Choosing the right toy for your young child
Toys that encourage appropriate developmental skills by age group
By now, most kids have a mile long holiday wish list, but it may consist of toys they have only seen on TV commercials or in toy catalogs. Which toys are actually good for their learning and development?
There are so many different toys available these days, and it’s difficult to choose toys that your children will enjoy, but are also beneficial to their learning and development. Below are a few ideas of toys that will encourage the appropriate developmental skills by age group:
- Birth to 6 months: Young babies will benefit from rattles and other toys that are easy to grasp with tiny hands. Unbreakable mirrors will help your baby to visually focus and promote social and emotional development. Remember that all toys will go into their mouth at this age, so make sure all toys are safe. Tummy time is essential for developing gross motor skills and neck strength, and there are many different tummy time floor mats available.
- 7-12 months: Older babies are very interested in exploring their environment and love interactive toys. Cause and effect toys, or toys that make a response when touched, are great for learning at this age. Toys that move, such as push toys, pull toys and large balls will help your child learn to crawl and walk. Small drool-proof books with pictures will encourage bonding time with your children and develop language as you read to them.
- Toddlers (1-3 years): Toddlers are quickly learning language, fine and gross motor skills. Dolls, puppets and dress up clothes are great for pretend play and language development. Blocks, cars and puzzles will work on fine motor skills and develop hand strength. Ride on toys will develop coordination, leg strength and trunk strength. Balls for kicking, throwing and catching can advance hand-eye coordination.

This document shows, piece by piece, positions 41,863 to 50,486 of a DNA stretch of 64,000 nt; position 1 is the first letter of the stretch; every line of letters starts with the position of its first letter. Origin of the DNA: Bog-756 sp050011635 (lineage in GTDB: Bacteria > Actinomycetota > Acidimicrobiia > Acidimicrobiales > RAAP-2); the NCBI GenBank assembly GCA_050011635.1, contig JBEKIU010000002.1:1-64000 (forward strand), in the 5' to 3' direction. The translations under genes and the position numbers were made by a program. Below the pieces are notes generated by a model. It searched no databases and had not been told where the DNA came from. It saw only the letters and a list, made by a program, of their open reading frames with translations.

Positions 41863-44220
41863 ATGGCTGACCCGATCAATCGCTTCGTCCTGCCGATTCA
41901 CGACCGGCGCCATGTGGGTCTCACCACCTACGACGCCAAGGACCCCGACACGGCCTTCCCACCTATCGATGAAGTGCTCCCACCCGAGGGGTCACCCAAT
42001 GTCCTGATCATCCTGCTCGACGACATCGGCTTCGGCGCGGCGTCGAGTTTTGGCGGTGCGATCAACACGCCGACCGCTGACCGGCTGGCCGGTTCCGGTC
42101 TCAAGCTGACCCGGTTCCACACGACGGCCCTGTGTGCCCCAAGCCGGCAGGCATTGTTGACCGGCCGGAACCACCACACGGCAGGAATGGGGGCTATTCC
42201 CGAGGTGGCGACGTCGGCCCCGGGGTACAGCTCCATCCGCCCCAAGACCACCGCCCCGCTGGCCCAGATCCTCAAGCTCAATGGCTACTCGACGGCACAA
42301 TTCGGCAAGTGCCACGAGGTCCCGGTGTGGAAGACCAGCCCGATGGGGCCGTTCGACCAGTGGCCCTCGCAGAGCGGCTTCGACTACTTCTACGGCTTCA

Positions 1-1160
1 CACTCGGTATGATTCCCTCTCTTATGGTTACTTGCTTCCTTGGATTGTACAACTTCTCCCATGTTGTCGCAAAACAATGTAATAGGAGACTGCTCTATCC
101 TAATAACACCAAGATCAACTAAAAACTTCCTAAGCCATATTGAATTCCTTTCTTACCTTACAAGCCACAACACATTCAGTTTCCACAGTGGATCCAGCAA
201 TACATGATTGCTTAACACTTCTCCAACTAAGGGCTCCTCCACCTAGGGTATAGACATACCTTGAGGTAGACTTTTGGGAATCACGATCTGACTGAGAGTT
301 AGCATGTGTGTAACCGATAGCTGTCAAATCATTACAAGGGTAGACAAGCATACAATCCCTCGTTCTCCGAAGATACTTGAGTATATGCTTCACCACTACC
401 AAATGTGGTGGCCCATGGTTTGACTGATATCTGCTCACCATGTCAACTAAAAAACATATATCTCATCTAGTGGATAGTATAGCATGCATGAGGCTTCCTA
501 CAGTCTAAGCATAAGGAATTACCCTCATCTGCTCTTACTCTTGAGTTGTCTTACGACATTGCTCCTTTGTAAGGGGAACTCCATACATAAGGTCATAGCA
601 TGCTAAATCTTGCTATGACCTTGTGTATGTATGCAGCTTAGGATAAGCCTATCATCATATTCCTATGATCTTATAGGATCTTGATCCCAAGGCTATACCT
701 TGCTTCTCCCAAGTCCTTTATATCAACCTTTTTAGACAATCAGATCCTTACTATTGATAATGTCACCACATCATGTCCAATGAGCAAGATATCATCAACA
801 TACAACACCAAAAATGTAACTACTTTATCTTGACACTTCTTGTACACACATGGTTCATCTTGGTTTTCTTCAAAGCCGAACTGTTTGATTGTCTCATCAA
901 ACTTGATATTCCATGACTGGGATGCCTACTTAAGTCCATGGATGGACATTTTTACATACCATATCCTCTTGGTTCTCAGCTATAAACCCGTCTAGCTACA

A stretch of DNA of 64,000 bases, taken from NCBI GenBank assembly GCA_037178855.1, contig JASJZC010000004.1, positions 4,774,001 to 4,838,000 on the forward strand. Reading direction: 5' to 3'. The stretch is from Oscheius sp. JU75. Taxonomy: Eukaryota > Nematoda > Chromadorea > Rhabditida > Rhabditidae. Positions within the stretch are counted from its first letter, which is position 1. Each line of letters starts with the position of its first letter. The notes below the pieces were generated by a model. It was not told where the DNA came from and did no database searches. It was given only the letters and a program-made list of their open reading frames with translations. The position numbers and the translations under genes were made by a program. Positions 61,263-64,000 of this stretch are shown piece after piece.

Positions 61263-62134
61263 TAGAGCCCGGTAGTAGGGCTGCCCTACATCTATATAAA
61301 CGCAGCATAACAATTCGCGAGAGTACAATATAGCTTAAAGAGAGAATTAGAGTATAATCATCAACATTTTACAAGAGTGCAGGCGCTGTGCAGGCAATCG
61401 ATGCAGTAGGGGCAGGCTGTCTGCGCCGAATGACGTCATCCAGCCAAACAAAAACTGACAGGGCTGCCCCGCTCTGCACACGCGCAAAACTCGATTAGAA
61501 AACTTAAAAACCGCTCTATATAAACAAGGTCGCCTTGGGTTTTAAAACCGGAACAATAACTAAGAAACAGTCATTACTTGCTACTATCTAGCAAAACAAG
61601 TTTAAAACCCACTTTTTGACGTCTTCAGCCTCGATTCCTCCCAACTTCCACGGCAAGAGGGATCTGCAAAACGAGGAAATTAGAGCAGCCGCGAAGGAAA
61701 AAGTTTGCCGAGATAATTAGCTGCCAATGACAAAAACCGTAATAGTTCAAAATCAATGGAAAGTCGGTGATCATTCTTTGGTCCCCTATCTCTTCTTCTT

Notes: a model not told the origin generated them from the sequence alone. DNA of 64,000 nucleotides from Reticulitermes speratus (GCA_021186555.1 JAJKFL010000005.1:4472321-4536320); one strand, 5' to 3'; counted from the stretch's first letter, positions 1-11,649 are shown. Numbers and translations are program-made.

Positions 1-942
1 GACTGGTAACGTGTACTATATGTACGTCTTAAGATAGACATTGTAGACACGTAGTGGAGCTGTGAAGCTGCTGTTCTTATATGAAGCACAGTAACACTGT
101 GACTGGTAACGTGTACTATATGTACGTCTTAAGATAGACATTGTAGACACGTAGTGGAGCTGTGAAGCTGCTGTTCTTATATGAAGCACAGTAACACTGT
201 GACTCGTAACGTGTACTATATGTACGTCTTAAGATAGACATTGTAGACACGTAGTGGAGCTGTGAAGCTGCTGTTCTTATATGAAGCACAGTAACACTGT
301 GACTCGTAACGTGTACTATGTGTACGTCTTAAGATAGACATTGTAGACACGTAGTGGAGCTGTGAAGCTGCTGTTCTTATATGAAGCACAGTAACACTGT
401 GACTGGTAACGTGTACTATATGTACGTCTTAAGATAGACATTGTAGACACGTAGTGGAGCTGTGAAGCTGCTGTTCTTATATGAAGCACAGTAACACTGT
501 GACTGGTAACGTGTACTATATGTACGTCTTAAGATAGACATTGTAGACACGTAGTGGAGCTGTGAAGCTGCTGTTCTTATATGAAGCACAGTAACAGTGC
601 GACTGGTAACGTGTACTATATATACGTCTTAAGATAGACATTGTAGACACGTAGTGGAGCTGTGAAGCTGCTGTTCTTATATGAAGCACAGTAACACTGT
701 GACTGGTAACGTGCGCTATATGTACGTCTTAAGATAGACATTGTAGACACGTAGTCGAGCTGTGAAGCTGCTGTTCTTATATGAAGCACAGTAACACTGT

- Preschoolers (4-5 years): Bicycles, tricycles and balls of all sizes are great for kids in the preschool age. It’s important to keep kids active so that they are learning coordination and balance skills. Make sure you include a helmet for safety! Video games, movies and computer/tablet games may be on your child’s wish list, but remember to limit screen time to 30-60 minutes per day. Board games are a good way to encourage play with family members as well as friends. They are also great for taking turns, learning rules and developing fine motor skills as you manipulate small pieces or dice.
About the author
Amanda Whitmire PT, DPT, is a physical therapist at Cook Children's. Physical therapy at Cook Children's focuses on large motor and functional skils to enhance development, restore function and prevent disability from pediatric conditions, illness or injury. Cook Children's has Rehabilition Services in locations in Fort Worth, Hurst and most recently in Mansfield.